How Often To Water Potatoes

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Are you planning to plant potatoes in your garden next season?

If so, read this guide on how often to water potatoes, so you achieve great results!

Down below, I will explain the water requirements of potato plants, whether you grow them in your garden or a container.

I also tell you the right way to water, because many gardeners forget that there are different water requirements for potatoes when it comes to the level of moisture in the soil.

Read to the end, because a little know-how goes a long way toward growing delicious potatoes!

How Much Water Do Potatoes Need?

Growing a healthy crop of potatoes in the garden is a bit different than growing them in containers, which is becoming a popular method for the hobby gardener or those with space restrictions.

The consistency of your planting soil should have good drainage, with plenty of organic matter for nutrients in the mix, so you don’t have to fertilize during the growing season.

Next, let’s look at how much you should water your potato plants for each method of planting.

In The Garden

The trick to growing good potatoes is to remember this is a root crop that prefers moist soil.

Saturating the garden plot with water daily will rot and destroy your potatoes since they don’t like their “feet” being wet.

Too much water at the root level is the reason it’s imperative you provide a soil that drains well, especially if you live in a high-rainfall area.

watering potatoes in the garden

Aim for one to two inches of water across your crop each week, either from rain or from manual watering.

I live in a region that can have long spans of no rain. I prefer to spray my potatoes every two or three days with around a half-inch of water to keep the soil moist, without worry that I am damaging the root system.

Find the system that works best for your climate and stick to it.

TIP: Use a rain water gauge to quickly see how much water your potatoes are getting. A rainfall or dousing with the hose may seem heavy, but when you check the gauge, you may find you still need to give your crop another half-inch or so of water that week.

In A Container

Potatoes in containers need at minimum one inch of water a week with up to an extra half-inch if you feel your soil needs it.

The beautiful thing about growing potatoes in containers is the ability to check the soil moisture level quickly. You can either stick your finger down a few inches and feel, or use a moisture meter.

Related | Best Moisture Meters

Make sure any container you use has suitable drainage holes at the bottom or a minimum of two inches of gravel, so the potato roots never set in soaking wet soil.

How To Water Potatoes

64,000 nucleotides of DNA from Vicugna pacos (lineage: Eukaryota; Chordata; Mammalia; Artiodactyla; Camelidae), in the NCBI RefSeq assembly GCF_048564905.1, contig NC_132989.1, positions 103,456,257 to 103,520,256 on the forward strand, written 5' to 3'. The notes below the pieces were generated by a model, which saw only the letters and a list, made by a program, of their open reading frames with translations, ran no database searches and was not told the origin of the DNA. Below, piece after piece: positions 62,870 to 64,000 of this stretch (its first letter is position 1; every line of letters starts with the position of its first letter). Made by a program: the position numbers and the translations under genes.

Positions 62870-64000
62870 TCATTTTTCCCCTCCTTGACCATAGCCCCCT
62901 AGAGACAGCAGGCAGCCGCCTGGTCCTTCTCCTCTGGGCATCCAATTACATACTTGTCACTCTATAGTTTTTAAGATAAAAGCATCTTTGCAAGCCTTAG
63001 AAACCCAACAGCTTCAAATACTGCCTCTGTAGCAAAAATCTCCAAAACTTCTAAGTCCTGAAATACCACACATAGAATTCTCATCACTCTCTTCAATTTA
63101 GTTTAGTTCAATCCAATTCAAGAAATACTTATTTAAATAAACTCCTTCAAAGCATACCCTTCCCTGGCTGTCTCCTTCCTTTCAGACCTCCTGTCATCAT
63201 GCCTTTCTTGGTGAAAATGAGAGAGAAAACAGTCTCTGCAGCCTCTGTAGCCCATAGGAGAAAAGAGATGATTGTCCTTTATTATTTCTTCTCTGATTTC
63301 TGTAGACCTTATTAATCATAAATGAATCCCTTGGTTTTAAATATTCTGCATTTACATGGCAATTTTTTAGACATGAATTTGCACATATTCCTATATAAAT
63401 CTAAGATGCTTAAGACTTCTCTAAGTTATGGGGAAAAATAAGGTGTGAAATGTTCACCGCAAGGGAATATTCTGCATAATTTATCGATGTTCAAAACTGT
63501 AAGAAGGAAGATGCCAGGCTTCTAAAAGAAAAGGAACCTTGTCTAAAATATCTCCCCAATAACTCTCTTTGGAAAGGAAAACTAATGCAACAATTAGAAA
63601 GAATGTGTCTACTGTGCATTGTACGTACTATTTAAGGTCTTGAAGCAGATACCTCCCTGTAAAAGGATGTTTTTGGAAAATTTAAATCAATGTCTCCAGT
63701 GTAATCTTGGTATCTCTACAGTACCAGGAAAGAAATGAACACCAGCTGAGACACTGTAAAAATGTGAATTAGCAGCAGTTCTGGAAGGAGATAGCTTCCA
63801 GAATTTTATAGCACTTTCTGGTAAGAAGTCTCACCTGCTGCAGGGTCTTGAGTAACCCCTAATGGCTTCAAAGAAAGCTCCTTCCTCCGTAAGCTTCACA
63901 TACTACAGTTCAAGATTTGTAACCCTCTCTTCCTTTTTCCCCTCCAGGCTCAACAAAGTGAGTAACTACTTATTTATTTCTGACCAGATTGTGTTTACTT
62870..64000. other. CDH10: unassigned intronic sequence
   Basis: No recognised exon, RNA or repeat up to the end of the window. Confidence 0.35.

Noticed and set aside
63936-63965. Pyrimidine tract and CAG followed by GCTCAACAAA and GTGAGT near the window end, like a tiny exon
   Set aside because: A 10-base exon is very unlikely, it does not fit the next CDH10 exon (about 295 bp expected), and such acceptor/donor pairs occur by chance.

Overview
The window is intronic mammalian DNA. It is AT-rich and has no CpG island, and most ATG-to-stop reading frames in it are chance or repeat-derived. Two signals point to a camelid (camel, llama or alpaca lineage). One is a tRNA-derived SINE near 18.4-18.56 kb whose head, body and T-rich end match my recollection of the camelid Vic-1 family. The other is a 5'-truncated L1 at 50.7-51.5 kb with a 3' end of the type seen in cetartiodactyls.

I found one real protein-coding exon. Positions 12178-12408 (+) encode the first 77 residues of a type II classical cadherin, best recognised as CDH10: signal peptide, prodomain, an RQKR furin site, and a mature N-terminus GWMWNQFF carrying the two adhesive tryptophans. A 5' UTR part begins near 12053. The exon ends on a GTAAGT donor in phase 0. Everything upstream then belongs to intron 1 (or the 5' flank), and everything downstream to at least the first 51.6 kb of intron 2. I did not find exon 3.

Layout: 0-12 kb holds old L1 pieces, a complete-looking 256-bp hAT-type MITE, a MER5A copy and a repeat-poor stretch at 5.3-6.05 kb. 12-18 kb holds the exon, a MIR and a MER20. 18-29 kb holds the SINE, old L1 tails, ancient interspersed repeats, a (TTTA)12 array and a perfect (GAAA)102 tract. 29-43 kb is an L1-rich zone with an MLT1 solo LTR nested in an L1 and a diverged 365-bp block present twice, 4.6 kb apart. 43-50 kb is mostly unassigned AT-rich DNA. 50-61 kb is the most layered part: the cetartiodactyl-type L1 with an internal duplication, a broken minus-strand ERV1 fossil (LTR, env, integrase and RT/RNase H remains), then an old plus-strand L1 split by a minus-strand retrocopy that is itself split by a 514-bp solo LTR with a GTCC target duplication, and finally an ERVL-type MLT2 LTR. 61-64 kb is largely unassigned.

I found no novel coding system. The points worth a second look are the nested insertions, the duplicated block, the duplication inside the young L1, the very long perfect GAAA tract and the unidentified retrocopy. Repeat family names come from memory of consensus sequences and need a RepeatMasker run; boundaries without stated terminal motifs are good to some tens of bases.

Over the growing season, you do need to adjust the water requirements for potatoes slightly, so they receive the perfect amount of water during the different stages of growth.

Doing so will increase production and keep the plant healthier, which deters diseases from forming.

TIP: The more evenly you water the surface of your garden or container, the more consistent the tubers will be in shape and size.

First stage: Start by planting your seed potatoes in moist soil that is not overly wet. A three-inch layer of mulch around your plants will help maintain soil moisture at this stage.

If the soil remains reasonably moist, try to wait for new leaf growth (which takes between one and two weeks) before you begin regular watering.

A gentle rainfall is fine, but at this stage, you want the roots to develop by reaching for the moisture in the soil, and new vine growth is a good indication of root establishment.

Related | How To Get Potatoes To Sprout

Second stage: Now that your potato plants are beginning to flourish, the watering schedule changes to focus on keeping the soil from drying out.

As the plants are smaller, start with one inch of water a week if it maintains a proper moisture level. As the potatoes grow with the right amount of sunlight, increase the water amount a little bit each week until you reach around two inches.

The ideal way to handle this stage is to check the soil conditions daily until you see a pattern. I need to soak my plants about every three days to keep the soil from drying out completely between waterings.

You will continue this watering pattern until your potato vines begin to turn yellow and die off, which indicates the growth of the potatoes has stopped. At this third stage, which I explain below, you again change the way you water your potato crop.

When To Stop Watering Potatoes

The trick to getting the most from your potato crop is to know when to stop watering your plants, which brings us to this last section.

Third stage: You have two choices when it comes to this stage:

  • Give yourself around two weeks before you plan to harvest your potato crop
  • Let your potato vines yellow and begin to wither naturally

At either of these stages, you need to stop watering your potato plants entirely. I understand there may be natural rainfall, but do not worry about letting the soil dry out at this stage of the growing season.

Why?

Letting the soil dry out helps cure the potatoes and get them ready for harvest.

Without moisture in the soil, the skins of the potato will toughen up, which makes them easier to pull without causing damage to the outer layer. Potatoes without damage will last longer when you store them.

In Summary

It’s easy to grow potatoes in your home garden when you know the basic water requirements for potatoes and follow them during the growing season.

Following the watering rules in this guide should help you harvest a great-looking crop of potatoes that you can proudly serve in delicious dishes all year long!